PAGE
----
A California Superior Court Judge last month reduced about 26,000 felony cannabis charges and dismissed about 1,000 more misdemeanor charges, the San Diego Union-Tribune reports. The relief came more than a year after the San Diego County district attorney’s office submitted a list of eligible cases as part of a state law requiring prosecutors to find cases that can be dropped or reduced under the adult-use legalization law.
Proposition 64, approved by voters in 2016, required the state Department of Justice and prosecutors to identify and review all eligible cases and submit the list to courts by July 1, 2020. In 2018, then-Gov. Jerry Brown (D) signed a measure to streamline that process. District Attorney Summer Stephan had submitted the cases to the court in February 2020, but the pandemic caused a near-shutdown of all of the courts in California which caused the delay.
San Diego County Superior Court spokeswoman Emily Cox told the Times that it may take some time for individual court records to reflect the changes.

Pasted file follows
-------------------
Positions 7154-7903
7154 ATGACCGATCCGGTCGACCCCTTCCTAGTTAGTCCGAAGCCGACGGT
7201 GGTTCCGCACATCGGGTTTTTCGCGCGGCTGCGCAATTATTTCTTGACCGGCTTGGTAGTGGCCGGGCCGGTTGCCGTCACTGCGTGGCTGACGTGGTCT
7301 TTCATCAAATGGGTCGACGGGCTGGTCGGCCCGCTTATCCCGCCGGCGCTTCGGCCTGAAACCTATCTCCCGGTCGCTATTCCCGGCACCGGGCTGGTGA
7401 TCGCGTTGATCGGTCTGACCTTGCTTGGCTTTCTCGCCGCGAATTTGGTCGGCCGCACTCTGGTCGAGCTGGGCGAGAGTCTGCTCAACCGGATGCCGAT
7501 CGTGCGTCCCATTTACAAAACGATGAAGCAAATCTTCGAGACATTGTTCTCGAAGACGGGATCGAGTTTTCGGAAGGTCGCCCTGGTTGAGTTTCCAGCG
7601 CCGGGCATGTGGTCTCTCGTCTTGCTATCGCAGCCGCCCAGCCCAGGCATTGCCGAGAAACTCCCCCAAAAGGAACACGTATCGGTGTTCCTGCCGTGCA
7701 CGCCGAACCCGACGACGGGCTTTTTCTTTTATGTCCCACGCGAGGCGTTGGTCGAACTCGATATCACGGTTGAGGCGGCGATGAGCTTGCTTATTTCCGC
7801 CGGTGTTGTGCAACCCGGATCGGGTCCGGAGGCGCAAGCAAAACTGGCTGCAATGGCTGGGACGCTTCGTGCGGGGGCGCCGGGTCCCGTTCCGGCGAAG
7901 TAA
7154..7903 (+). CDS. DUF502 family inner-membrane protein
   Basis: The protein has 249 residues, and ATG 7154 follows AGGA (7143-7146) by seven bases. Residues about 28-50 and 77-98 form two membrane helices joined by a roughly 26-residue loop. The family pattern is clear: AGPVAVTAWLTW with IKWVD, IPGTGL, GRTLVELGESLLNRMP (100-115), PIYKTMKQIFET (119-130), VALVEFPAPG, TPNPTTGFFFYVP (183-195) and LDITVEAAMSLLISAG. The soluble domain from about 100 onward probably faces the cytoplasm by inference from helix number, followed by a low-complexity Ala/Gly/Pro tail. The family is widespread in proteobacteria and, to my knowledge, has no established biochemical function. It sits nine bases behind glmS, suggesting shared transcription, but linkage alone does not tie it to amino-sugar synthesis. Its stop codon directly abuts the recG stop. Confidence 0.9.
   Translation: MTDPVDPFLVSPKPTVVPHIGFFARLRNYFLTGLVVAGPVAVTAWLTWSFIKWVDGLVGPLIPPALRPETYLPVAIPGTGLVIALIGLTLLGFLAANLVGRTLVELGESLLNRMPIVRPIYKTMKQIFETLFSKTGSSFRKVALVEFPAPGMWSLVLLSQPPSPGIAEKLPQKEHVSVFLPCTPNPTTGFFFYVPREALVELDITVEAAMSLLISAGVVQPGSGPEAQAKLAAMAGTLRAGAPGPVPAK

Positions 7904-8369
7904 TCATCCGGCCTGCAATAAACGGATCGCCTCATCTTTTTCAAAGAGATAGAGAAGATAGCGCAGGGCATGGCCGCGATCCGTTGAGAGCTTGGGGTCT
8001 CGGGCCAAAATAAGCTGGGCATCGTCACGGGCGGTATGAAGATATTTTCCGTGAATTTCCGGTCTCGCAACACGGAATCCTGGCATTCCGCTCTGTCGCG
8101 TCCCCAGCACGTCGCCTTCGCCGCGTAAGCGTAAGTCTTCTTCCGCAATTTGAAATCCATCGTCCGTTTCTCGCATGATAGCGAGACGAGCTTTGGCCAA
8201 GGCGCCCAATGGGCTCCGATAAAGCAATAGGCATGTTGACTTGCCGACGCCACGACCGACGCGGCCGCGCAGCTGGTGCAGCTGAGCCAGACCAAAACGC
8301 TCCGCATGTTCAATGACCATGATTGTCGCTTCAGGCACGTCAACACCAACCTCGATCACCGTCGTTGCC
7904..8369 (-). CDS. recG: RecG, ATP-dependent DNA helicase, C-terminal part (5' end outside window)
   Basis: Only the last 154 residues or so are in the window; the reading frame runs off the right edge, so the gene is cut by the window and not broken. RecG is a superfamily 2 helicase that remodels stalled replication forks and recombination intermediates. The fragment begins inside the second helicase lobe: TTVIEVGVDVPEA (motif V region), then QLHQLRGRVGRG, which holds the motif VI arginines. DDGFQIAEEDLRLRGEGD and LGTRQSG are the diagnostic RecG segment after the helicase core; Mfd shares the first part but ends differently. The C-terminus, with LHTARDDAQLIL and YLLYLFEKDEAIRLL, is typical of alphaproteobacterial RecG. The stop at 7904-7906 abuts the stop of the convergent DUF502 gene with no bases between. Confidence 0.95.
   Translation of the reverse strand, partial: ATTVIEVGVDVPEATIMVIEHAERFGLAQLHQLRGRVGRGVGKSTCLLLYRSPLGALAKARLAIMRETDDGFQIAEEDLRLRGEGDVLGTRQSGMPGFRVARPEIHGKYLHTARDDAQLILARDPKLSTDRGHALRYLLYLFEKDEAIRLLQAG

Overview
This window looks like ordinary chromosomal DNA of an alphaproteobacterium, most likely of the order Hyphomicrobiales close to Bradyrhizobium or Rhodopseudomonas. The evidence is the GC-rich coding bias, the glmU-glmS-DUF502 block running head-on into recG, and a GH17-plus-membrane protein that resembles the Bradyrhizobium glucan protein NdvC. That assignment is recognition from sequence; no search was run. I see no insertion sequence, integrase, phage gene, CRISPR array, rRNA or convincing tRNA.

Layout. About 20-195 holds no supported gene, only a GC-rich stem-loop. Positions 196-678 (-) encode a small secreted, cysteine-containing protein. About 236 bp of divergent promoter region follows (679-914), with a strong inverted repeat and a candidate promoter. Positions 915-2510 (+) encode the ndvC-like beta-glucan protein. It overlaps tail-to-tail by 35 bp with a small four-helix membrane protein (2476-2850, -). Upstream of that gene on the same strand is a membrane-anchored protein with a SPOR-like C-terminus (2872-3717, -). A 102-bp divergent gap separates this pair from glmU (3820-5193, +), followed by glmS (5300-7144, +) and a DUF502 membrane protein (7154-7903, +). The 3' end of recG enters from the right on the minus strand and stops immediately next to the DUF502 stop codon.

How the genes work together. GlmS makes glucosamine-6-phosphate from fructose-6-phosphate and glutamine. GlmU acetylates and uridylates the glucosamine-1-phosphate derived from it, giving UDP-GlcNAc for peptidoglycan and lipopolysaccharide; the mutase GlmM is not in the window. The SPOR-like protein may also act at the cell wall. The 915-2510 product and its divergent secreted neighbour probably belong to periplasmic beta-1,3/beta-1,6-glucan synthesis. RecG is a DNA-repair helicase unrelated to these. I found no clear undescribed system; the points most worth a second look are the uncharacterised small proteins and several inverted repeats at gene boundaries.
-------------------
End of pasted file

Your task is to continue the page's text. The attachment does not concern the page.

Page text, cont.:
Since the passage of the reforms, several California cities and counties have reduced or expunged cannabis-related criminal records. Sonoma County expunged 2,700 such cases last June, Santa Clara County dismissed more than 11,500 cases last April, Los Angeles reduced 62,000 felonies and expunged 4,000 misdemeanors in February 2020. In 2019, San Francisco worked with Code for America to identify and expunge more than 9,300 such cases as far back as 1975.
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